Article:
After leaving the Lake Bulunkul area, we were nearing the end of our time in Tajikistan. The drive would continue into Kyrgyzstan but Orzu was not able to cross this border so we would be saying goodbye to him today and meeting our new Kyrgyz driver for the final days of the trip.
We headed further east towards the town of Murghab, which was just outside the Badakhshan National Park boundary. Along the way, we had some good photo stops to see wildlife and the changing landscape.
Murghab is the highest town in Tajikistan in terms of elevation at 3650m. We could see the landscape transitioning from the vast open plains to mountains.
Once we stopped in Murghab, we could see a marked difference in the culture and ethnic background of the people in the area. In this area, Chinese and Mongolian influences were much more apparent than the Russian influences we had noticed in Tajikistan. We only made a brief stop so unfortunately, we didn’t have time to look around the town market, which was made up of shipping container stores. This is where we said goodbye to Orzu and met our new driver. We also swapped vehicles to a bigger 4×4 that looked like it had seen some serious offroad action. Unfortunately, we had a pretty significant language barrier with our new driver but he was still a very friendly guy.
As we continued north towards the Kyrgyz border, we continued to climb in elevation. It was hard to fathom how high we were but in comparison, we climbed to 5380m to Everest Base Camp and the highest point along the Pamir Highway is the Ak Baital Pass at 4655m.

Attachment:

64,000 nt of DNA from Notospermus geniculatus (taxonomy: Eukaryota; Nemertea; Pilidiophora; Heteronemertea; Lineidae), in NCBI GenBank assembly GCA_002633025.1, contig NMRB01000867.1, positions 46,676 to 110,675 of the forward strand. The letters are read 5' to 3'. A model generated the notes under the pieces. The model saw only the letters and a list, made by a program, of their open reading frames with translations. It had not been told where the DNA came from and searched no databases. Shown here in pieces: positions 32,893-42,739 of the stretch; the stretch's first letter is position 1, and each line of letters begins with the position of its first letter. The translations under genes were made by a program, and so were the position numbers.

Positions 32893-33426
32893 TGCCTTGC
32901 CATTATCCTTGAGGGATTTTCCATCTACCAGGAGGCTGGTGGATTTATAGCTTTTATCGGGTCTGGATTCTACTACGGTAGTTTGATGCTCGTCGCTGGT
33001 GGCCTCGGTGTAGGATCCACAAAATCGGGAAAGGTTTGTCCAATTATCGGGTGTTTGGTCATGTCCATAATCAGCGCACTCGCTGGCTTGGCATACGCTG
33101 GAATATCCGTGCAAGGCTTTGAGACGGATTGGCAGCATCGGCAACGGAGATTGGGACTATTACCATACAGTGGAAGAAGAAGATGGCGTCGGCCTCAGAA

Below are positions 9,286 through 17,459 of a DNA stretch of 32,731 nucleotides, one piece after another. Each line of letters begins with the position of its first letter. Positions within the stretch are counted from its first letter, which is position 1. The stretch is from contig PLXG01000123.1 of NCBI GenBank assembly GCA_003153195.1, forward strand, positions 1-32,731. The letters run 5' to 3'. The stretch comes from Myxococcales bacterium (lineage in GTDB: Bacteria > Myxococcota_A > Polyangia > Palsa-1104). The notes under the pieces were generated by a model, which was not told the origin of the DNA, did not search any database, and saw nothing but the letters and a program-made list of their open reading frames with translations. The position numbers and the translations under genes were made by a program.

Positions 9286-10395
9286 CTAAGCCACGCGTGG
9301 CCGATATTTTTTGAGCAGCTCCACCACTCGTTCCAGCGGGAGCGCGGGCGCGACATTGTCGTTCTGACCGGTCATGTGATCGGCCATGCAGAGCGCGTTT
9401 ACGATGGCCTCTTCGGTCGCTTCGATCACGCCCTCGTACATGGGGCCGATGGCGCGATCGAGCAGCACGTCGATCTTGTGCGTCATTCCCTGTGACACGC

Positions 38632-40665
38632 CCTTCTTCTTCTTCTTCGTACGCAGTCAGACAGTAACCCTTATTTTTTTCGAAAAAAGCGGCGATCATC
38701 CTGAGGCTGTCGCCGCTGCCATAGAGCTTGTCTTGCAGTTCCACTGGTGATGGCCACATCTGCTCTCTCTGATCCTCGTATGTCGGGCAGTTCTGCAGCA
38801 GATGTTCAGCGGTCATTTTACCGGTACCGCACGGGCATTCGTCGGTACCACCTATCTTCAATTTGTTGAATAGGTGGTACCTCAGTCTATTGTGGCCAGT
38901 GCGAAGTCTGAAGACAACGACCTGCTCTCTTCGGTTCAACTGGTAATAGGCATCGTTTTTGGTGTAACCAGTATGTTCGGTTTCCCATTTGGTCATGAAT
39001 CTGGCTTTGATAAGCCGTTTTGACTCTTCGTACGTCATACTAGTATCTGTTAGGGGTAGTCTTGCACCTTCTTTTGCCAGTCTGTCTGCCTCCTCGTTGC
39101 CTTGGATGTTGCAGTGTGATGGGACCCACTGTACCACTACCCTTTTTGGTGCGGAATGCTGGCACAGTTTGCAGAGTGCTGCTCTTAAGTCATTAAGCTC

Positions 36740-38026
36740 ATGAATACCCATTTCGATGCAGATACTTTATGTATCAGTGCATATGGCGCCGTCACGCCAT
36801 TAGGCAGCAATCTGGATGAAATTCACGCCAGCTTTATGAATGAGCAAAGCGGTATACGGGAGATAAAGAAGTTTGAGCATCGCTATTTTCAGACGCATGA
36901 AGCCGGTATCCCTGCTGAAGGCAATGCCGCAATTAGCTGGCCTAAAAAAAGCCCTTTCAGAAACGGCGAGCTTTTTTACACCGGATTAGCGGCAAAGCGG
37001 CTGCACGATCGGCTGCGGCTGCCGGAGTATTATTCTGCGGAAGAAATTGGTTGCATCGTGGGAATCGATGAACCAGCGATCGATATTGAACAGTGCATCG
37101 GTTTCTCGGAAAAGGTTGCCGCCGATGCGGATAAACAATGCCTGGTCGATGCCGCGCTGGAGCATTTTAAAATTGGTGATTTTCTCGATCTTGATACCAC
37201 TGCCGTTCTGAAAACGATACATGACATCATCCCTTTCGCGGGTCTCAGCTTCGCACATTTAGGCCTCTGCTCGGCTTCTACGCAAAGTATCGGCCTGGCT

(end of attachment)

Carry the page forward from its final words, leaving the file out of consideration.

After crossing the pass, we caught our first glimpses of Lake Karakul. In contrast to the deep teal colour of Lake Bulunkul, Lake Karakul was a much brighter blue.
With the sun out, the lake and the mountains really looked spectacular. We passed more yurt camps along the way before arriving at our guesthouse in the village.
As I mentioned in the previous post, it is pretty challenging to attempt the Pamir Highway without a prearranged driver or lots of time to organize rides along the way. Although the scenery was spectacular, there wasn’t much to do in the villages and few people to communicate with to organize transportation, making for long days for the people we met who were travelling independently. At our guesthouse, we met a Belgian couple who had been stuck in the village for several days trying to arrange a ride. Because we were now in the larger 4×4, it was possible for our driver to secure all our luggage to the roof and make room for them in the back seats. We could only take them to the town of Sary-Tash on the Kyrgyz border though because of Kyrgyz restrictions on the number of tourists that can be driven in one vehicle. After some wheeling and dealing between everyone involved, we agreed on a fair price they would contribute and that everyone’s luggage would go up-top. You could tell the Belgian couple was happy to be moving on to the next town where they would have more options for rides. They were also very happy to discover Steve was a big fan of Belgian beers and told us to look them up next time we head to Belgium!